Psychology of Bodybuilding

There is no denying the fact that competitive bodybuilding is not healthy.  The body is not designed to carry such a low body fat.  And it was never intended to be flooded with grams of gear.  Because of this people often think this extreme contest preparation requires somewhat of a masochist type personality.  The process requires a lot of pain and suffering to get to those levels of body fat.  Overall bodybuilding requires someone willing to take perfectionism to its furthest levels.  To want and achieve the physique of your dream you have to control virtually every aspect of your life.  For some people this can become addictive if not unhealthy.  The entire process for men is also more accepted by the general population.  For women the general population sees women bodybuilders as “freaks”.  I am not here to judge, nor is this article intended to side with psychologists, the general public, or hardcore bodybuilders who can appreciate a female bodybuilder’s tenacity.  Rather this article presents the view psychologist beleive they see in female bodybuilders based on their most recent analysis published in this month’s issue of the Journal of Behavioral Addictions [Ref 1].

Muscle Dysmorphia

Muscle dysmorphia is the belief that you are small, weak, and lacking in muscle size depsite the fact that you are much larger than the average population.  Does that sound like every prohormone user, bodybuilder, physique enthusiast you know?  It does to me.  Psychologists think that this is a potentially unhealthy mindset.

To study muscle dysmorphia in female bodybuilders researchers at Penn State University categorized 74 female weight lifters into the following groups:

  • 26 Expert Bodybuilders (10+ Competitions)
  • 29 Novice Bodybuilders (3 or less Competitions)
  • 19 Fitness Lifters (6+ months Lifting)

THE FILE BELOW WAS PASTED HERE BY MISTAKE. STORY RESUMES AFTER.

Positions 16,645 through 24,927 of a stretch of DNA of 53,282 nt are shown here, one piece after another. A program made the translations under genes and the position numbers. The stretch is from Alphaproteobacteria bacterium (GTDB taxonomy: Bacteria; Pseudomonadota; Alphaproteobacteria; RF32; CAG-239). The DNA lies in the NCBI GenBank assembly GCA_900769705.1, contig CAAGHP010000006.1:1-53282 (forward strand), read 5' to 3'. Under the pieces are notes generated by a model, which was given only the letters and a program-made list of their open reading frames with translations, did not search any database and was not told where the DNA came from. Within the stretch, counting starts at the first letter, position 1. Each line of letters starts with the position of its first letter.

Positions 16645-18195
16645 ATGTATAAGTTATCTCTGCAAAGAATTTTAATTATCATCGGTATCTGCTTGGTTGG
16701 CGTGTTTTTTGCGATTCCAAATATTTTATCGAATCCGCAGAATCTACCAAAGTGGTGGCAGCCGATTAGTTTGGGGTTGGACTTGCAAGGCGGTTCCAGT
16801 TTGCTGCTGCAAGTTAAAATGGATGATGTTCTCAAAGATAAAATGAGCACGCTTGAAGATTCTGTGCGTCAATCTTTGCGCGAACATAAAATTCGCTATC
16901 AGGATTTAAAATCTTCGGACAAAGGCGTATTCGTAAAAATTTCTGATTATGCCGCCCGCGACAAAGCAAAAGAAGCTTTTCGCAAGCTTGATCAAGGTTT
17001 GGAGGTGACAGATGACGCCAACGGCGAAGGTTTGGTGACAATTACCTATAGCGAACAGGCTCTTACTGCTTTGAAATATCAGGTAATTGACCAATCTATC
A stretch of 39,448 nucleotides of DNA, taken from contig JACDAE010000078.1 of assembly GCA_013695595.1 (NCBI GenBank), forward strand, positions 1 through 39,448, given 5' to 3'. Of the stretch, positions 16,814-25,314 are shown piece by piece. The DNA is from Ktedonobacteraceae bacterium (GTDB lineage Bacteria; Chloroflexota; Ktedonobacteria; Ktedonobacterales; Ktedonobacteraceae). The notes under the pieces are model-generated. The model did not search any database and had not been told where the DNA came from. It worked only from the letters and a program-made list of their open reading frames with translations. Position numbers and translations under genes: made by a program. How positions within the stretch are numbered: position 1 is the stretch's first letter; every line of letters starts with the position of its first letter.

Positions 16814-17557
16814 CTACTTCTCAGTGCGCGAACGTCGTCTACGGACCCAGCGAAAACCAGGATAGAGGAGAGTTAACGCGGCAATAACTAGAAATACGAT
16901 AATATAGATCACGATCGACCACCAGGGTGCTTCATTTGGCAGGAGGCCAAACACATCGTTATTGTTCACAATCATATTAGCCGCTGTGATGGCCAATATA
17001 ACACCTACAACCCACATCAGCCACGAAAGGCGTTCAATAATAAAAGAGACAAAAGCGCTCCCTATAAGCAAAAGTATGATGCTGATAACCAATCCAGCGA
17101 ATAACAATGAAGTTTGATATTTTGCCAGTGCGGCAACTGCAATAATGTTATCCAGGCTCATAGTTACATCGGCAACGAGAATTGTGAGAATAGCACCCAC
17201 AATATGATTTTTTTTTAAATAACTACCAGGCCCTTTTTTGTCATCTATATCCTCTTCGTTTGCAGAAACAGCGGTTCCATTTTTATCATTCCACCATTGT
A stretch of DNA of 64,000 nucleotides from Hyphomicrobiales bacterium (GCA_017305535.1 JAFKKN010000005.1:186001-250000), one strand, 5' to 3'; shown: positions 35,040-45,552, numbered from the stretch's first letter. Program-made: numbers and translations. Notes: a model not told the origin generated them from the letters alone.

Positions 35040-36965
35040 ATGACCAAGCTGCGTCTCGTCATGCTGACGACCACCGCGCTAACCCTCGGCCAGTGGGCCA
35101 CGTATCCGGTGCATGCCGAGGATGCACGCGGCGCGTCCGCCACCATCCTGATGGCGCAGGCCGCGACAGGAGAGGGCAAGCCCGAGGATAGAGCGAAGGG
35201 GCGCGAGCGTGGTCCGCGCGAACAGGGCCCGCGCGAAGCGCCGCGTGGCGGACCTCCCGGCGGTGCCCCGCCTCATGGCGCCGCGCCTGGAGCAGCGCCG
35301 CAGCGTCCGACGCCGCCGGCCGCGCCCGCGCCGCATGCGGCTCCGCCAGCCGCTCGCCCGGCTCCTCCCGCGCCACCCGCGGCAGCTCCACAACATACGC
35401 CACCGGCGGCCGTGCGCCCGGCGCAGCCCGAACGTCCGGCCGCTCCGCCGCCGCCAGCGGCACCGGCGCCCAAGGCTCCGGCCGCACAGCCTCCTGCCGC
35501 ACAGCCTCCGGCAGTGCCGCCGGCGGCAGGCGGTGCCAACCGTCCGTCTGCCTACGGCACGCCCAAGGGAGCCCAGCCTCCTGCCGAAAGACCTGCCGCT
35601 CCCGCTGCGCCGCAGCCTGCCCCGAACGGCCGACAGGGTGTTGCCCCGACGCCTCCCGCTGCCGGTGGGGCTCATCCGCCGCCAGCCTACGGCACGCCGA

Some of these participants were even recruited at the 2009 Arnold Sports Festival in Columbus, OH.  They were all required to complete the below Exercise Dependence Scale:


They also completed a Bodybuilding Dependence Scale, which is a 9 question, 7 point Likert scale questionnaire similar to the Exercise Dependence Scale.  And (as if the first two weren’t enough) they also completed a Muscle Dysmorphia Inventory (below), and a Drive For Thinness Scale:

female bodybuilder

Without giving you all the scores, and with you reading these questions, I’m guessing you can figure out that the psychologists believe these women have some mental problems.  Whether you are a man or woman reading this you probably have  a strong desire to take your physique to the next level.  And like the female bodybuilders in this study you probably score closer to the “mental problems” side of these scores than you do the other end.

Their findings are quit easy to summarize.  Both the expert and novice female bodybuilders were believed to suffer from muscle dysmorphia, and exercise dependence (most likely just like you and I).  The gym rats, or fitness lifters did not suffer from the ailments.

Whether or not these women truly have problems I don’t know.  But if they do, then I suppose you and I both do as well.  Rather than complete a Likert questionnaire to find out if you truly have mental problems, a better way may be to assess your overall life decisions.  If you are skipping a loved ones funeral, or spending your kids college tuition on gear, then you might have a problem.  But if you just love the gym, eating to your goals, and pushing your physique hard, then you might just be a mentally healthy bodybuilder.  Nonetheless, I’ll leave you with their conclusion:


“In conclusion, the overall findings of this study support the hypothesis that female bodybuilders, whether new or experienced competitors, show the same high risks for ED and MD that male bodybuilders have shown.”


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